One of the most sublime moments of my entire life happened all alone in a laundry-mat in Nuremburg, Germany.
My brain is very busy. Sometimes, it drives me crazy, because it doesn’t know how to just be, be still, be quiet, be calm. I’m sure I’m not the only one with this problem. Face it, we are inundated, everywhere we go, with candy for our brain- there are always things to entertain, tantalize, amuse, draw in, trap, and encircle our thoughts and mind. Things like colors, street signs, advertisements, packaging, melodies, music, words, overheard conversations, imagined conversations you want to have, musings, stewings, lyrics, and so on and so on. Very seldom are we offered the opportunity to experience silence, or absence of media vying for our attention- even in our own homes. Even in the shower, the shampoo bottles have something to say to you. Your brain is constantly engaged, whether you want it to be or not.
So a few years ago, I was in Germany for a toy convention. Rough, I know, but someone has to do it. Anyway, a colleague was with me for about five days, when she went home, I opted to stay on and vacation by myself for three weeks. Germany is incredibly safe for traveling, and I was looking forward to bouncing around wherever my whim took me, alone. Oh, yes, it was marvelous.
One morning, I realized I needed to do some laundry. Asking directions in my sehr schleckt pre-school level German to the desk clerk, I headed off towards the laundry mat. As I was sitting in the laundry mat, I felt my mind start to speed up, almost frantically and panicking, looking for something to understand, something to read, trying to read the signs, the ads on the busses, the directions on the wall, listen in on some conversation- and as it sped faster and more frantically, I had the oddest sensation of being detached from my brain. Then, all of the sudden, it just stopped. Completely stopped. Calm. Silence.
I remember sitting there, stunned, and oddly noticing the stillness, and the quiet. There was nothing for my mind to focus on… I had been alone for so many days, not spoken English at all, my German was so rudimentary that I could not distract myself with reading or even eavesdropping. And for the first time in my life, everything was still.
For the remaining weeks I was there, I was able to carry it with me quite a bit. As I traveled around, not having an American companion or anyone to distract me, I became submersed in where I was, and an odd thing happened- along with the stillness, suddenly, my German became passable, and I could communicate what I needed to, with little effort. Frankly, I think my brain was just desperate, but whatever.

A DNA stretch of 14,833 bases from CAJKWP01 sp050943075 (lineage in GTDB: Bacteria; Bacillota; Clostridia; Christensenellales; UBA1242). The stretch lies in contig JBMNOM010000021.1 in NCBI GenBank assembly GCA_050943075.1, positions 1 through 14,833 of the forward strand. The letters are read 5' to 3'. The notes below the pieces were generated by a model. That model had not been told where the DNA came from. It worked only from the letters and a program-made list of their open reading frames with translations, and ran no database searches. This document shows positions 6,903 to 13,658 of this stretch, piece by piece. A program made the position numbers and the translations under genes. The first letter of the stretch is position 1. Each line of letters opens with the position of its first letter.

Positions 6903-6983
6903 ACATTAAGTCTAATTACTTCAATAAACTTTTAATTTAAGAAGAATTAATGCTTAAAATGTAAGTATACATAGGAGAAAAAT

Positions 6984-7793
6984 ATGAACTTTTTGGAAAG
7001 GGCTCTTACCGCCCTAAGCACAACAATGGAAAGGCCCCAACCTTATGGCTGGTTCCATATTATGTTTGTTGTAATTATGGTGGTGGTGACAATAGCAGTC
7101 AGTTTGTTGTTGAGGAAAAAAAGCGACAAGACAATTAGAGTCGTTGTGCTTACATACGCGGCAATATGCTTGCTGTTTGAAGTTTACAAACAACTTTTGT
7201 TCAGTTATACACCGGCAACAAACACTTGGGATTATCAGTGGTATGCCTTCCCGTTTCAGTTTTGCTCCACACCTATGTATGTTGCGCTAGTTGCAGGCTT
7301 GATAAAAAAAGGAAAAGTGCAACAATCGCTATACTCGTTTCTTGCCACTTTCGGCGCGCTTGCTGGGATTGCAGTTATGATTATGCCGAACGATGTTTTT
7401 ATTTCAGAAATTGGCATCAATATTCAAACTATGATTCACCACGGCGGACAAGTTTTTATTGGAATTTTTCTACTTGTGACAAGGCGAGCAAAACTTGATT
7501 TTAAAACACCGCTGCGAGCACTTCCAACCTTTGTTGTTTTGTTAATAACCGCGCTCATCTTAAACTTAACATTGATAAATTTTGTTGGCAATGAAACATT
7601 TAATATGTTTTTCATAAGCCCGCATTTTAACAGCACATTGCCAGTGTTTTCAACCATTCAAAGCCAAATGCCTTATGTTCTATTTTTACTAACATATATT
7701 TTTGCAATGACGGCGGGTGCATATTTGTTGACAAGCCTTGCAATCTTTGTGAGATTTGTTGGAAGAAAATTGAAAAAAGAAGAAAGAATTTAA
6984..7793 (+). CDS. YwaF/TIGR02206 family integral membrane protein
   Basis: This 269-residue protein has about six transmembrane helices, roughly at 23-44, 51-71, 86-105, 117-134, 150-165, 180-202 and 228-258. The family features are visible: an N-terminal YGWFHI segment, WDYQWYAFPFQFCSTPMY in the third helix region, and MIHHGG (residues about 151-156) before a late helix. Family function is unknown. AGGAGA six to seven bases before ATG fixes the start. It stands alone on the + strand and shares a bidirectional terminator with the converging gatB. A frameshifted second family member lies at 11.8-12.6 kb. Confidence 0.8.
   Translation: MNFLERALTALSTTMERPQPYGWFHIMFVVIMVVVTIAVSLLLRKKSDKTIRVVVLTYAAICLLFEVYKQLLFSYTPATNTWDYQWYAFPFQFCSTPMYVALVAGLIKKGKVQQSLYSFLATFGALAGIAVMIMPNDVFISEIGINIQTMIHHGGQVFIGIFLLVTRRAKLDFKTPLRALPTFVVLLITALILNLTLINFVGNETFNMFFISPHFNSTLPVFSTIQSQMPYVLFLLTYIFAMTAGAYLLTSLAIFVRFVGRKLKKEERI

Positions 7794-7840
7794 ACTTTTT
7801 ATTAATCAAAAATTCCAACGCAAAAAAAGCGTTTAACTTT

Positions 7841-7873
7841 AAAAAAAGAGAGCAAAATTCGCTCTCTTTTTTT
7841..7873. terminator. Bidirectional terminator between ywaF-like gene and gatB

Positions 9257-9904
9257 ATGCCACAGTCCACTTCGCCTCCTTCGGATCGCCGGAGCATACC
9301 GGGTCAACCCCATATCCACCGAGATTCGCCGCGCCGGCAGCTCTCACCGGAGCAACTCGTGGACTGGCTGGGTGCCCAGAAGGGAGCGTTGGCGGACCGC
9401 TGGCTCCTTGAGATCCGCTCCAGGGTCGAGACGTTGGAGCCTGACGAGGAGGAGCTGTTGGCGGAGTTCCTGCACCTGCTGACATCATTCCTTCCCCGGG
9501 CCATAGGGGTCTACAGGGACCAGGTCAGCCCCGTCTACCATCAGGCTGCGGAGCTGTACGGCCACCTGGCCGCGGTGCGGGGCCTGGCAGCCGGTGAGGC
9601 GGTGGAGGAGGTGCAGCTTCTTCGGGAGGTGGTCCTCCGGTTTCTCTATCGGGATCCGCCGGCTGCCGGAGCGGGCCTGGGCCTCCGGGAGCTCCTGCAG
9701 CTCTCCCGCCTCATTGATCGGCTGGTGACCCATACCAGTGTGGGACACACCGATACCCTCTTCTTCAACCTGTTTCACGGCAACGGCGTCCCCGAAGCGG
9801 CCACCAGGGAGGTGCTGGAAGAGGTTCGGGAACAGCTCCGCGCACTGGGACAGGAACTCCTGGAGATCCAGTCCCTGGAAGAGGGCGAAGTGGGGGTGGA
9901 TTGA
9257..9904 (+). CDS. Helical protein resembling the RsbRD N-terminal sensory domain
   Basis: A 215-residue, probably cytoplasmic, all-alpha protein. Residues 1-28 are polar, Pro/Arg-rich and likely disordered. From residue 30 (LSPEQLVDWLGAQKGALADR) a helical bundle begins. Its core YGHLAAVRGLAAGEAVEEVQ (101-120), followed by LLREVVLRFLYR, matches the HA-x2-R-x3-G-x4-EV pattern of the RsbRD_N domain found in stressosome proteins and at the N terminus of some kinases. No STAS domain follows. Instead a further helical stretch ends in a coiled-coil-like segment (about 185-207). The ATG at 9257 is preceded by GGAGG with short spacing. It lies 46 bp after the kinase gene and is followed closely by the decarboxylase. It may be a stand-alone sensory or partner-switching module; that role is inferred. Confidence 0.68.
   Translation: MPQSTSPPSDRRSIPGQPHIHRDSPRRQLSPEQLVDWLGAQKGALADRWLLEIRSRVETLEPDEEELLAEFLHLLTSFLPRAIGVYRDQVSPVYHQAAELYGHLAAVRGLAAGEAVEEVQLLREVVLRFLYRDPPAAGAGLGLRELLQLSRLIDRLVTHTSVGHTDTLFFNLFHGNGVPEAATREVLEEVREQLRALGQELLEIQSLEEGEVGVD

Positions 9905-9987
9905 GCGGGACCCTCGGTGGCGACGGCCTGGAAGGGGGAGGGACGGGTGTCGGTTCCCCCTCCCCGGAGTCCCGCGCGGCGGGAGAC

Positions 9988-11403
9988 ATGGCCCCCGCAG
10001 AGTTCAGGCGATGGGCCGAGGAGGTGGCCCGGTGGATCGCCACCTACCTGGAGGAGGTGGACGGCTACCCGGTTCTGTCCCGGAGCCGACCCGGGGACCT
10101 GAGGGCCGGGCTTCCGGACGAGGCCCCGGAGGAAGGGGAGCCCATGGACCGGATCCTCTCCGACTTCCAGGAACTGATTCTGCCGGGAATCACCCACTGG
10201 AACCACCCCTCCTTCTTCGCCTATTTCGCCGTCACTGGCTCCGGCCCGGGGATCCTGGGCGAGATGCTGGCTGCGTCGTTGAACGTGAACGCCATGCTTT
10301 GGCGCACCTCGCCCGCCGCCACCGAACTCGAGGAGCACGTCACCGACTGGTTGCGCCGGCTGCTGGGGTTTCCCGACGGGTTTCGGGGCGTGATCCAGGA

It was a unique time in my life- being alone in a country where you don’t know the language well might not be everyone’s idea of a picnic, but it was nirvana for me. I wouldn’t trade that laundry mat for anything in the world. I might not be able to find much peace in my life now, but I know it exists.
2 thoughts on “Ich Liebe Deutschland”
Not to be a german Nazi, or anything, but it’s “Ich liebe Deutschland. :)”
I love Germany, too. I lived there for a semester abroad, and it is truly amazing what your brain does when you are learning a new language. It’s also extremely exhausting, and it makes me wonder if our little kiddos get so tired from just trying to figure out what the adults are saying all day!
Did you ever dream in German? That’s when I knew I had arrived!
See, it’s been a few years, and I never really any good!
Yes, towards the end of the month there, I did dream a few dreams in German, but the funny thing was, I couldn’t recall when I woke up, but I understood perfectly in my dreams. It’s like my subconscious got it, by my thinking mind couldn’t accept that I got it!
Someday, I really want to go back and show my kids how awsome it is.
Sprechen Sie Deutsch?
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